What really makes one higher education institution “better” than another? The ranking of the world's universities is big business built on a flimsy statistical approach, say Adrian Barnett and Elizabeth Gadd.
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Pages4 - 7
VersionAM (Accepted Manuscript)
Rights holder© The Authors and The Royal Statistical Society
Publisher statementThis is the peer reviewed version of the following article: Published in ‘Significance’ the magazine of the Royal Statistical Society, the American Statistical Association, and the Statistical Society of Australia. August 2022, 19(4), 4-7. https://doi.org/10.1111/1740-9713.01663, which has been published in final form at https://doi.org/10.1111/1740-9713.01663. This article may be used for non-commercial purposes in accordance with Wiley Terms and Conditions for Use of Self-Archived Versions. This article may not be enhanced, enriched or otherwise transformed into a derivative work, without express permission from Wiley or by statutory rights under applicable legislation. Copyright notices must not be removed, obscured or modified. The article must be linked to Wiley’s version of record on Wiley Online Library and any embedding, framing or otherwise making available the article or pages thereof by third parties from platforms, services and websites other than Wiley Online Library must be prohibited.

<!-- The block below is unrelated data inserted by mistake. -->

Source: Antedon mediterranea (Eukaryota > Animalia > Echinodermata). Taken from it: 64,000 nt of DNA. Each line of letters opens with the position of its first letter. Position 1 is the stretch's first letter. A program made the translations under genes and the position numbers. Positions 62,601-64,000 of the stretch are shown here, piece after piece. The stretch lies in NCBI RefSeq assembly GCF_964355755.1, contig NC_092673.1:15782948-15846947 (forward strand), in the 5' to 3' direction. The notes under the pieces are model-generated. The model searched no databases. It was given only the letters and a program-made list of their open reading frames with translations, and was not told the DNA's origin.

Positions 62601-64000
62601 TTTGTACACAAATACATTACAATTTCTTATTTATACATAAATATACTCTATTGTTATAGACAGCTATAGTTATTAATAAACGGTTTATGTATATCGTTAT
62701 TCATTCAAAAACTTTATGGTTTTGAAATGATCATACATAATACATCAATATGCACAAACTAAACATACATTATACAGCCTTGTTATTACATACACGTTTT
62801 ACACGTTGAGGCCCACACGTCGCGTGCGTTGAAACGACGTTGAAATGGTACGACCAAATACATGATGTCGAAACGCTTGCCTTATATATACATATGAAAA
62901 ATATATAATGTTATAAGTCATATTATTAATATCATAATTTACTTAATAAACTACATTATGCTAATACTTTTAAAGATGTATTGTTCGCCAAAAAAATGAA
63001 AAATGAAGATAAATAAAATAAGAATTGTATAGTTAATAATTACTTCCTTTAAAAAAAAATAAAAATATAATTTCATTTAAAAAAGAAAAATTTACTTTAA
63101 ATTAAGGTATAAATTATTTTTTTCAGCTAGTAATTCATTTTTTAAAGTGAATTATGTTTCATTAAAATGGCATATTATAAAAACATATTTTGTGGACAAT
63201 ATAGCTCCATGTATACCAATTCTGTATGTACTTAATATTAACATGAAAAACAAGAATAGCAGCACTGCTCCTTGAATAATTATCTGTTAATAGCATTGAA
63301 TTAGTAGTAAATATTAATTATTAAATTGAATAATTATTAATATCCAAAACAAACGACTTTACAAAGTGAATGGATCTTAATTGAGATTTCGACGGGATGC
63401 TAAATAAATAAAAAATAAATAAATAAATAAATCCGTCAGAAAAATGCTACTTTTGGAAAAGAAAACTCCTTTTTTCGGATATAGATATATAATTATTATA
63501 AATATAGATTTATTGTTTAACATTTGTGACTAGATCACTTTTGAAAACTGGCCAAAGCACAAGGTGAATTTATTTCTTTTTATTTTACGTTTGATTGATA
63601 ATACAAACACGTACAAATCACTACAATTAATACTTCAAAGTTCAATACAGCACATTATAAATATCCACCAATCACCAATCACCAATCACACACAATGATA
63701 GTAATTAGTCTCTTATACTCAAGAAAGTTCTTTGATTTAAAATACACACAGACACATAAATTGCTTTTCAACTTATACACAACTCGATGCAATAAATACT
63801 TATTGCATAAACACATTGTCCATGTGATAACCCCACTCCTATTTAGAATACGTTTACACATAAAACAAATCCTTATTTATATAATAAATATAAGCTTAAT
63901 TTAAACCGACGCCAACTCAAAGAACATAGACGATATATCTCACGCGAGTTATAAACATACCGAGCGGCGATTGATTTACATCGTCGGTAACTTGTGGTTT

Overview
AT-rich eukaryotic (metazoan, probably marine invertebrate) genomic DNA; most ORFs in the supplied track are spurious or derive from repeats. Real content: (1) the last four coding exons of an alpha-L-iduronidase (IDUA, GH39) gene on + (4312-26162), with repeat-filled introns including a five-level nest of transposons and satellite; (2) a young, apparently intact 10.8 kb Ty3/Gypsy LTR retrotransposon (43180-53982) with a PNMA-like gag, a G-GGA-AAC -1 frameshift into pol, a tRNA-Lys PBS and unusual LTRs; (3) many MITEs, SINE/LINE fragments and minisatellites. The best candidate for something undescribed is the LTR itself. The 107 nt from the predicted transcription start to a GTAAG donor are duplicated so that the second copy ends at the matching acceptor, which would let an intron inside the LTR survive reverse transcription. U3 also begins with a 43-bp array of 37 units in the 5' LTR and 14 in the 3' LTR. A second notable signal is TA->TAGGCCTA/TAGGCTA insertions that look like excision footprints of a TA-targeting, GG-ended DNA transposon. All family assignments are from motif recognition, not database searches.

DepositorDr Elizabeth Gadd. Deposit date: 2 August 2022